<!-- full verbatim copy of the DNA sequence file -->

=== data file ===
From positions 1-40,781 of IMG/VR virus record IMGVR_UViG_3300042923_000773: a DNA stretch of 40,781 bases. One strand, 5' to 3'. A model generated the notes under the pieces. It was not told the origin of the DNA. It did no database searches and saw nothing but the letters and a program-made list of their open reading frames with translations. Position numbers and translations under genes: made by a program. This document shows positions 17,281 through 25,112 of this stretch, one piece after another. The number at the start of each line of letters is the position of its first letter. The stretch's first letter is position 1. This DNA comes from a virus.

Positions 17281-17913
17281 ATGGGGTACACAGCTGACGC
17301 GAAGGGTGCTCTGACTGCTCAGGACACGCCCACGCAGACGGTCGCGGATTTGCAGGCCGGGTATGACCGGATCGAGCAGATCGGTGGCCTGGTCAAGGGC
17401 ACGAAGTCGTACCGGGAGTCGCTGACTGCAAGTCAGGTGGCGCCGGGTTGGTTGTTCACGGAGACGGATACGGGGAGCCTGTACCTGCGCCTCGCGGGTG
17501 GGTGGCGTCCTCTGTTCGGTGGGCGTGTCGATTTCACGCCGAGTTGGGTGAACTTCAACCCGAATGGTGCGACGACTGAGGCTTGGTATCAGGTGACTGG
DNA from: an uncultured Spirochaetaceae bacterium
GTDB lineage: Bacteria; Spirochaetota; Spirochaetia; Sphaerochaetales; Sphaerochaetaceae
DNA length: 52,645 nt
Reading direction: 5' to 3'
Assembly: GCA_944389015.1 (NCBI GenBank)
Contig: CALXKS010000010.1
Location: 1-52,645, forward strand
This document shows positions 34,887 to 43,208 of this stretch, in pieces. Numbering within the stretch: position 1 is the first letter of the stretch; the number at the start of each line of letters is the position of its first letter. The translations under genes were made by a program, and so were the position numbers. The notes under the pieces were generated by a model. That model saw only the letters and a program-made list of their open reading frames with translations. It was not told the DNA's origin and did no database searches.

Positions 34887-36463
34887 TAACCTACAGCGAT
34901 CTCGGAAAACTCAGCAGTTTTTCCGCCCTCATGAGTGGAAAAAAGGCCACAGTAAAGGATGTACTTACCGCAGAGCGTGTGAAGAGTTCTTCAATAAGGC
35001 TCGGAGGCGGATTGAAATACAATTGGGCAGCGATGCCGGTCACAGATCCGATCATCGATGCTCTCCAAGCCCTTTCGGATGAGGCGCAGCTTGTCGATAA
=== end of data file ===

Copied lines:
From positions 1-40,781 of IMG/VR virus record IMGVR_UViG_3300042923_000773: a DNA stretch of 40,781 bases. One strand, 5' to 3'. A model generated the notes under the pieces. It was not told the origin of the DNA. It did no database searches and saw nothing but the letters and a program-made list of their open reading frames with translations. Position numbers and translations under genes: made by a program. This document shows positions 17,281 through 25,112 of this stretch, one piece after another. The number at the start of each line of letters is the position of its first letter. The stretch's first letter is position 1. This DNA comes from a virus.

Positions 17281-17913
17281 ATGGGGTACACAGCTGACGC
17301 GAAGGGTGCTCTGACTGCTCAGGACACGCCCACGCAGACGGTCGCGGATTTGCAGGCCGGGTATGACCGGATCGAGCAGATCGGTGGCCTGGTCAAGGGC
17401 ACGAAGTCGTACCGGGAGTCGCTGACTGCAAGTCAGGTGGCGCCGGGTTGGTTGTTCACGGAGACGGATACGGGGAGCCTGTACCTGCGCCTCGCGGGTG
17501 GGTGGCGTCCTCTGTTCGGTGGGCGTGTCGATTTCACGCCGAGTTGGGTGAACTTCAACCCGAATGGTGCGACGACTGAGGCTTGGTATCAGGTGACTGG
DNA from: an uncultured Spirochaetaceae bacterium
GTDB lineage: Bacteria; Spirochaetota; Spirochaetia; Sphaerochaetales; Sphaerochaetaceae
DNA length: 52,645 nt
Reading direction: 5' to 3'
Assembly: GCA_944389015.1 (NCBI GenBank)
Contig: CALXKS010000010.1
Location: 1-52,645, forward strand
This document shows positions 34,887 to 43,208 of this stretch, in pieces. Numbering within the stretch: position 1 is the first letter of the stretch; the number at the start of each line of letters is the position of its first letter. The translations under genes were made by a program, and so were the position numbers. The notes under the pieces were generated by a model. That model saw only the letters and a program-made list of their open reading frames with translations. It was not told the DNA's origin and did no database searches.

Positions 34887-36463
34887 TAACCTACAGCGAT
34901 CTCGGAAAACTCAGCAGTTTTTCCGCCCTCATGAGTGGAAAAAAGGCCACAGTAAAGGATGTACTTACCGCAGAGCGTGTGAAGAGTTCTTCAATAAGGC
35001 TCGGAGGCGGATTGAAATACAATTGGGCAGCGATGCCGGTCACAGATCCGATCATCGATGCTCTCCAAGCCCTTTCGGATGAGGCGCAGCTTGTCGATAA